Seon Joo Oh cooks beef bulgogi during a recent cooking class in Hamilton High School's culinary room.

Hundreds of Milwaukeeans have learned Korean cooking from this woman

Seon Joo Oh, a grandmother in her 60s, teaches Korean cooking classes at the Milwaukee Recreation Department. She says her own grandmother back in South Korea lived to be 105 years old and told her that you’re never too old to learn something new. Now she wants to pass that on to her community in the US.

The World

The Milwaukee Recreation Department runs hundreds of free or low-cost classes for children and adults.

If you want to learn how to make a new dish, you’ll find that many of the Rec’s cooking classes are in Korean. Why do they offer so many Korean culinary classes?

It turns out, it’s because of one woman. Seon Joo Oh is a teacher and grandmother in her 60s.

On a recent evening at Hamilton High School, she was getting ready to teach a dozen students how to make beef bulgogi, also known as Korean barbecue. It’s made of marinated thin slices of beef cooked on a stovetop.

“Many Korean dishes [are] very slow[-cooked] food, but [are] very [nutritious],” Seon Joo said.

“[There is] some protein, carbohydrates, some vitamins and all kinds of nutrition. I want to introduce [people to] the Korean dishes, and bulgogi is very popular for everybody.”

Students filed in. There were a few couples, a group of friends and a mother-daughter pair named Gail Dompke and Lilli Dompke.

“I’d very much like to be able to make [beef bulgogi] at home. I’d like to learn it from somebody who knows how to prepare it properly.”

Gail Dompke, cooking student

“Bulgogi, I’ve had it in restaurants before and it’s delicious,” Gail Dompke said. “I’d very much like to be able to make that at home. I’d like to learn it from somebody who knows how to prepare it properly.”

Seon Joo Oh lines up the ingredients her class will use to make beef bulgogi.
Seon Joo Oh lines up the ingredients her class will use to make beef bulgogi. Emily Files/WUWM

Seon Joo told the students that they’d make the sauce used to marinate the meat. The students got to work chopping onions and scallions and crushing fruit to add to the sauce.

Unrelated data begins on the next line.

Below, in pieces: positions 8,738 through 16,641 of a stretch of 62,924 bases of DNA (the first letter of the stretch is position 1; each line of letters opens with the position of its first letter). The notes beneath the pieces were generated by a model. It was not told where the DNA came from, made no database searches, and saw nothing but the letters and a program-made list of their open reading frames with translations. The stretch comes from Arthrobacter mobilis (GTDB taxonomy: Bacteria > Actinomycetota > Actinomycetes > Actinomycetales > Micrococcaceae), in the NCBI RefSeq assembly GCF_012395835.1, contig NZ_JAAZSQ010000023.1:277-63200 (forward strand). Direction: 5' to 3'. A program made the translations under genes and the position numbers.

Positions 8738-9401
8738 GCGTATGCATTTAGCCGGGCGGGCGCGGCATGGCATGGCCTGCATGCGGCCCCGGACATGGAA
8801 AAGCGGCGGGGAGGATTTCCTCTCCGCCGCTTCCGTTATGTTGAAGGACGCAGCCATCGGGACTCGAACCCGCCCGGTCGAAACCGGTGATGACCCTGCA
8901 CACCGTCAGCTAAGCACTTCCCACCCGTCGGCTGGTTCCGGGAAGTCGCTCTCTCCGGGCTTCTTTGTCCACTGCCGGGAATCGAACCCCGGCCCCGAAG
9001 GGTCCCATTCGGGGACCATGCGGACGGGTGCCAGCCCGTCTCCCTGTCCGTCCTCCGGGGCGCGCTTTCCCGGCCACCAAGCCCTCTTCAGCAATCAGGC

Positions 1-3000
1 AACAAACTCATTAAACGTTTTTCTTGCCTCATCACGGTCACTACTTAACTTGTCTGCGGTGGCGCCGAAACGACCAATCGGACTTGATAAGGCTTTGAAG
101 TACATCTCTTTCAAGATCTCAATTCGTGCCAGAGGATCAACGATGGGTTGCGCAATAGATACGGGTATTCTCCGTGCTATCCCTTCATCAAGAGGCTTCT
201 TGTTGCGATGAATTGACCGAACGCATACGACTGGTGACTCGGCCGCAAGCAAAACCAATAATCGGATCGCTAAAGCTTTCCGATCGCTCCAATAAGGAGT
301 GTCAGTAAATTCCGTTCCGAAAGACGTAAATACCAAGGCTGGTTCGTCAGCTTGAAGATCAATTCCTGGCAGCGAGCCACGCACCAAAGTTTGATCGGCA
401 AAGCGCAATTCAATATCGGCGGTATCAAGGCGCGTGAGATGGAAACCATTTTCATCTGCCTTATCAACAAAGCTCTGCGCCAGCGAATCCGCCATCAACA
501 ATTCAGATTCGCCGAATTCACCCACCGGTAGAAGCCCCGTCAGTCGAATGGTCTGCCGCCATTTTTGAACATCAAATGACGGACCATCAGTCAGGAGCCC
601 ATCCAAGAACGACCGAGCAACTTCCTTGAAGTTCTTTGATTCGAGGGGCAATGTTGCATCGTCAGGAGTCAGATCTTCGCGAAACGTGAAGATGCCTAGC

Seon Joo never expected to be a cooking teacher. At age 44, she moved from Seoul, South Korea, to Milwaukee, Wisconsin, to study early childhood education at the University of Wisconsin-Milwaukee (UWM). That’s when she started to learn English.

“So, it [was] a little bit hard time, but I [took] the course every day, [met] American friends,” Seon Joo said. “It’s good [to learn] for my life.”

Seon Joo said her grandmother, who lived to be 105 years old, told her that you’re never too old to learn something new.

“[She said,] your age will be more than 120, you need to study something new,” Seon Joo laughed.

Now, Seon Joo is the teacher rather than the student. She teaches paper-folding arts to school children, and in 2017 started teaching Korean cooking and culture classes through Milwaukee Rec.

“I started [cooking classes] one by one, many American people want to take more and more,” Seon Joo said. “They give [say], ‘[start a] noodle class, [start a] pancake class.’ So, that’s [a] good idea. I [started] more and more.”

Students help chop vegetables to include in the bulgogi marinade.
Students help chop vegetables to include in the bulgogi marinade. Emily Files/WUWM

The demand for Korean cooking classes is there, said Claire McHugh, a marketing supervisor with Milwaukee Rec.

“Seon Joo has been a staple here at Hamilton for a quite a long time,” McHugh said. “I know the staff here love her. … Her classes are always full, like tonight. So, yeah, she’s been a really wonderful asset to the program.”

Seon Joo said the most challenging part of teaching these classes is procuring the right ingredients. Milwaukee grocery stores lack the Korean staples. She said her husband drives to the Chicago area about once a week to shop at places like H Mart and Joong Boo Market.

Once the vegetables were chopped for the bulgogi class, Seon Joo lined up the ingredients for the marinade. It included soy sauce, wine, honey, green onion, garlic, sugar and more.

Seon Joo submerged thinly sliced beef into her finished marinade. While that set, the students made their own sauce, commenting on how good it smelled.

After it was cooked, Seon Joo demonstrated how she eats bulgogi — by putting a bite of the meat, along with white rice and spicy chili paste, onto a lettuce leaf — like a spoon you can eat. She took a bite as the students applauded.

“It’s very good,” said one student. “Definitely, you can taste the sesame oil and some of the sweetness from the sugar and the fruits.”

About 250 Milwaukeeans have learned Korean cooking from Seon Joo, according to the Rec department.

She is teaching more classes this summer, including bibimbap and fried noodles. They’re currently full, but there’s a waiting list.

“Always my grandma said, ‘The good food is better than medicine,'” Seon Joo said. “So, we don’t need to take more medicine if you [make] good dishes. So, I want to follow her tradition, her advice.”

Related: In Kazakhstan, timeless Korean recipes are loved and maintained

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